“Examples of these are 112 Talavera Road, 82 Waterloo Road and reportedly 101 Waterloo Road, all owned by Goodman Group. This is underpinning new office developments to accommodate tenants being displaced from buildings in these zones.”

Mr Byford said another example is Goodman’s development at 8 Khartoum Road, a 12,000 square metre office building that has seen commitment by tenant Fuji Xerox and sister company Fuji Film, who are migrating from Brookvale.

“The southern Macquarie Park Precinct of Wicks Road and Waterloo Road has seen several buildings recently traded or placed on the market,” he said. “Many buyers anticipate a longer term residential play in this area due to the close proximity to Lachlan’s Line and the rise of more service offerings to support the influx of residential, such as pubs and serviced apartment accommodation.”

CBRE research shows that circa 33,000 sq m of net absorption was recorded in Macquarie Park over 2015. Enquiries continue from tenants who are seeking to relocate from outlying suburban office markets, often seeking to consolidate several offices across Sydney.

In addition to Fuji Xerox, other corporates to commit to new projects include AstraZenica​ pre-committing to 3000 sq m at 66-82 Talavera Road, which is due for completion in 2017.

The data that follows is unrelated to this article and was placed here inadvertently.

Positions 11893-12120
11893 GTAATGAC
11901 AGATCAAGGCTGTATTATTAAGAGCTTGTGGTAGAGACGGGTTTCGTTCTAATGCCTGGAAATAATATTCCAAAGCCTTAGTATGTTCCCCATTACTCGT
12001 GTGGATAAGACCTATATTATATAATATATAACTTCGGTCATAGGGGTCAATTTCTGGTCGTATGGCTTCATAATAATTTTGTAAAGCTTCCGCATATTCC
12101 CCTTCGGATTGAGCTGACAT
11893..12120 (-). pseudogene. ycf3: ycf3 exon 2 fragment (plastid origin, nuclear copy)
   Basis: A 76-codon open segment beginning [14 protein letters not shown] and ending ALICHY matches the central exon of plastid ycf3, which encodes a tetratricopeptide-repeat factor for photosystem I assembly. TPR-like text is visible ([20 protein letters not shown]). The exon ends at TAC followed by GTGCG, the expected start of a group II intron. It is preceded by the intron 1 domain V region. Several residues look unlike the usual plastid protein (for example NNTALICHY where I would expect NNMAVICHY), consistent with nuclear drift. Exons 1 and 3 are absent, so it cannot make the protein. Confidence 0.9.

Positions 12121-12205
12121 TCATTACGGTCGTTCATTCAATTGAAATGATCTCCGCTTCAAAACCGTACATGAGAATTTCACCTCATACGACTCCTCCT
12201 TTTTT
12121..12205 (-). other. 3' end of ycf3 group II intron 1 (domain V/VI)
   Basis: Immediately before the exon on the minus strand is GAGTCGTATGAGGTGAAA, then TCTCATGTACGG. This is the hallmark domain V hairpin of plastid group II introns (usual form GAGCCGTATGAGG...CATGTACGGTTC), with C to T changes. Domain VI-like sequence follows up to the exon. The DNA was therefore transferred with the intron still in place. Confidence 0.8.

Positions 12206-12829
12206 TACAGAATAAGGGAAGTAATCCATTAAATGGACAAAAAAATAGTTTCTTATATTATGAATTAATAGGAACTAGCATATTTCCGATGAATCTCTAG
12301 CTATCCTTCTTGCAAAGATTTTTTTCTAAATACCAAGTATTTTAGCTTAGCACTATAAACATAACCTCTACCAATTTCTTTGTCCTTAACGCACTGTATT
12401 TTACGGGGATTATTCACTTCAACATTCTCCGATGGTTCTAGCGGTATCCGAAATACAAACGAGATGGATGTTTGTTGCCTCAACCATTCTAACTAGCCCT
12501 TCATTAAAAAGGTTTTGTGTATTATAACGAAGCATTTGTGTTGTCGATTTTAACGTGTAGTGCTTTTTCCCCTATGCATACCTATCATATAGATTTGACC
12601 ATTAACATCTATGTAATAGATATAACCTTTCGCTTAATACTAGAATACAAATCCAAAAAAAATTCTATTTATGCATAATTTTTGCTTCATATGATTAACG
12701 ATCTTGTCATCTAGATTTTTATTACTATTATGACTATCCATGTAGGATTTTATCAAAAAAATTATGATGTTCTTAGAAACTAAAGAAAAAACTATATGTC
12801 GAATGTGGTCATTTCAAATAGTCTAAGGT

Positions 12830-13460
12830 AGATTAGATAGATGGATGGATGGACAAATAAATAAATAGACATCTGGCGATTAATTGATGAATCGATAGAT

The influx of tenants and the changing in infrastructure is also triggering a shift in the offerings for tenants.

Peter Beaumont, from Norwest Commercial, says the Sydney Metro rail link is fuelling demand from investors looking to buy into the market before the important transport project completes.

“A lack of additional supply is compounding the tightening of space at Norwest, leading to a growing number of disappointed prospective purchasers and tenants,” said Mr Beaumont.

Mr Beaumont added that new development is being inhibited by potential changes to zonings. Land owners and developers are waiting until the outcomes of the changes in zonings are clear.

He said some plans released show increases in floor space ratios from 1:1 to as high as 4.5:1 for employment land.

“This increase in potential capacity will help satisfy the strong demand for office space in Norwest Business Park.”

Savills says about 44 per cent of the reported leases were in the North Ryde/Macquarie Park precinct. Similarly, the largest number of deals occurred in North Ryde/Macquarie Park (17).

But the Savills agents said while Macquarie Park has been busy, leasing activity in the North Shore office market over the past 12 months has been dominated by activity in North Ryde, with almost half of the recorded deals taking place in that market.